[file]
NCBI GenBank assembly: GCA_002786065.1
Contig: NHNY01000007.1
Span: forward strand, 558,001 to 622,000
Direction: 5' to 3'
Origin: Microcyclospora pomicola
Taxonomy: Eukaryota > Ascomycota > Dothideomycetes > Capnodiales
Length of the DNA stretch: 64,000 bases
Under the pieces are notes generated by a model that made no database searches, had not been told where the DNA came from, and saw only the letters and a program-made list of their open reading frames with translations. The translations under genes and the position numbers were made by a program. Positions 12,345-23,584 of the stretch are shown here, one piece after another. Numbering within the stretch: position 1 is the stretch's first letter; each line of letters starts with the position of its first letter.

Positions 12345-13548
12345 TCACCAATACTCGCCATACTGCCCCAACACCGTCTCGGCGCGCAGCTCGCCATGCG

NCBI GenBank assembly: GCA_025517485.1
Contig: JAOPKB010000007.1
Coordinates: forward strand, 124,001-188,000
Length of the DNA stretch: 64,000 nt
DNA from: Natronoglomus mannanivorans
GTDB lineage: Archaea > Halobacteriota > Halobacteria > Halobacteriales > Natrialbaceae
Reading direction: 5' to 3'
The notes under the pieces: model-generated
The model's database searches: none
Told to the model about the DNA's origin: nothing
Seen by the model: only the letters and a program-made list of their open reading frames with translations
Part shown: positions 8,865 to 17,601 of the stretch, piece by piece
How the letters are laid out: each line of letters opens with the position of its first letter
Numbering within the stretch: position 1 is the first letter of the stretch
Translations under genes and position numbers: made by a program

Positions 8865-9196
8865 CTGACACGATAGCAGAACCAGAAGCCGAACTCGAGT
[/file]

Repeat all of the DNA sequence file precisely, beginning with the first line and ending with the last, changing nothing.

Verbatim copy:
NCBI GenBank assembly: GCA_002786065.1
Contig: NHNY01000007.1
Span: forward strand, 558,001 to 622,000
Direction: 5' to 3'
Origin: Microcyclospora pomicola
Taxonomy: Eukaryota > Ascomycota > Dothideomycetes > Capnodiales
Length of the DNA stretch: 64,000 bases
Under the pieces are notes generated by a model that made no database searches, had not been told where the DNA came from, and saw only the letters and a program-made list of their open reading frames with translations. The translations under genes and the position numbers were made by a program. Positions 12,345-23,584 of the stretch are shown here, one piece after another. Numbering within the stretch: position 1 is the stretch's first letter; each line of letters starts with the position of its first letter.

Positions 12345-13548
12345 TCACCAATACTCGCCATACTGCCCCAACACCGTCTCGGCGCGCAGCTCGCCATGCG

NCBI GenBank assembly: GCA_025517485.1
Contig: JAOPKB010000007.1
Coordinates: forward strand, 124,001-188,000
Length of the DNA stretch: 64,000 nt
DNA from: Natronoglomus mannanivorans
GTDB lineage: Archaea > Halobacteriota > Halobacteria > Halobacteriales > Natrialbaceae
Reading direction: 5' to 3'
The notes under the pieces: model-generated
The model's database searches: none
Told to the model about the DNA's origin: nothing
Seen by the model: only the letters and a program-made list of their open reading frames with translations
Part shown: positions 8,865 to 17,601 of the stretch, piece by piece
How the letters are laid out: each line of letters opens with the position of its first letter
Numbering within the stretch: position 1 is the first letter of the stretch
Translations under genes and position numbers: made by a program

Positions 8865-9196
8865 CTGACACGATAGCAGAACCAGAAGCCGAACTCGAGT